The max. a stomach can take in, varies in the literature between 30g to 90g of carbs per hour. Thus said, I would rather not take gels every 5 km. One every hour - OR a cup of iso at every post. Yes, one says, that you can train your stomach. Lot of runners have  problems with more than 30 g / hour. So my only plan in competition is to start completely fueled and then to take only as much as I can digest, a cup of water usually every 5 km, or even more, if it's hot. Usually I manage to take in (and keep...) about 8 dl of Iso through the whole marathon. As with you, after 30 km, I often  start to have problems with my stomach, so in the last part of the competition, I stick to water with only a sip of carbo-drink. I did Marathons and 2 Ultras with that strategy.

The stomach problems originate - is in my opinion -  that most runners take much more carbs than what can digest and that they don't take enough water. A gel should be taken with > 3 dl water PLUS the water you lost through sweat. When I see / hear of runners taking 3 gels per hour (= 90 g), I estimate that they should drink considerably more than 1 l water per hour. And as the blood tends to be in the legs and not in the belly, it is obvious, that the stomach will be under stress, when you fill it with litres of water and carbs. If you take gels without enough water or swallow them with isodrinks they will drain water from your bowels. And when you are already a bit underhydratet that will end in stomach problems and abdominal cramps. My opinion, but I'm more than happy to listen, if someone has other ideas / better explanations.

To be clear: almost everybody has more than enough fat/energy to run several marathons. You won't starve, if you stick with water. Of course, it's nice to refill in competition, and it can make a difference with your finishing time. But carbs, creatine etc. are in my eyes somewhat overrated - if you are not a professional, you can do without. The industrie has succesfully planted in the mind of the average sportsman, that it's paramount to use it's products in every training. The longer I train, the less I agree, I now use carbs only in competition and in the try-out trainings for them.

The amount of calories you need to run a marathon depends largely on your weight and a bit on your speed (and a few more things). You might calculate something like > 1000 kcal per hour running. I prefer the say: 2 chocolate bars / hour. For my best marathon, my watch calculates 3920 kcal, that would mean for me with 84 kg about 700 g of body-fat. (...only...). And - as Stefan says - yes you use first your glycogenes, so it ist maybe only half that amount.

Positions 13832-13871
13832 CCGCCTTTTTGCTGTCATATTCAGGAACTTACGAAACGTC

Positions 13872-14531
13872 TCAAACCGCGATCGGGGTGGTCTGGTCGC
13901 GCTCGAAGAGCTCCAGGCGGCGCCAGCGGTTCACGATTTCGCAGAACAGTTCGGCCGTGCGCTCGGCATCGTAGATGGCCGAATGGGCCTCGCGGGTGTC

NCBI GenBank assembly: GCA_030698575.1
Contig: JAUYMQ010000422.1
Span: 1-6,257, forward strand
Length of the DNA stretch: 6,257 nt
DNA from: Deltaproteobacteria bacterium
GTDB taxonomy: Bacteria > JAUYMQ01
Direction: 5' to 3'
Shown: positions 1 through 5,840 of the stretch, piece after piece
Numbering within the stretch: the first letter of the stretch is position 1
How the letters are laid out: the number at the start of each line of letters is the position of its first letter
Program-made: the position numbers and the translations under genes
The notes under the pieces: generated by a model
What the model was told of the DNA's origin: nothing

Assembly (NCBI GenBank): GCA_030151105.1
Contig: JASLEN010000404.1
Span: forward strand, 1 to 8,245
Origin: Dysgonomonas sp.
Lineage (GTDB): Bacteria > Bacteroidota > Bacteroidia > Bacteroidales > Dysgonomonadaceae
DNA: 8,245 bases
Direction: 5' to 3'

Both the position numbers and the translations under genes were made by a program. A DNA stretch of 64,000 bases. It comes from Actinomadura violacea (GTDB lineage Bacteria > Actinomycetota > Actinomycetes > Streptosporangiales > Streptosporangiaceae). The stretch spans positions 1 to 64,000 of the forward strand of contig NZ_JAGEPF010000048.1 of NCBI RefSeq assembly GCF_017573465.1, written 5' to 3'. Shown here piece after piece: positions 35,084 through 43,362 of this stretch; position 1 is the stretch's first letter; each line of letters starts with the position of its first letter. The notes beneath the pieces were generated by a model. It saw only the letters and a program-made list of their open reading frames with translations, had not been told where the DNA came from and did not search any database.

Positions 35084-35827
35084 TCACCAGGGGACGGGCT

No, I don't need a calculator. Why should I, when I still have some love-handles around my waist? And I'm far from underweight professionals. Or did I understand your question wrong?

After a Longjog or a marathon, yes, you should take proteines. That could be meat, soy, curd, joghurt or the industrial products...

Keep on running



PS: I like to hear later from you, if and how my opinions helped - or why it's didn't, so we all hear can learn from each other.





Edo Rajčević
Total Running 9'229 km
Member since over 4 years
Post #1 of 2

Hi to all marathoners,

need tipes regarding nutrition while running 30+km

- What do you eat day before long training?
- What do you eat while running? (gels, carbs, water, iso drinks...)
- When are you taking your nutrition? Every 5km one gel+water, or first 10km only iso drinks and after gels and fruit?
- What makes you stomach disfunkcional?
- Do you have a nutriotion plan for running?
- Are you using Creatine for recovery?
- Are you using Proteine for recovery?
- Are you using carbs for recovery?
- How many carbs are you using on 1h of running?
- Do you use calorie callculator?


I have start this topic becouse I would need some solution for longer running. 

For some reason my stomach after cca 25-30km refuses carbs that I have refuling with. I use for example 25% of refuling carbs
If I losse 1000calc need to refule 25% and that is 250calc

Please assist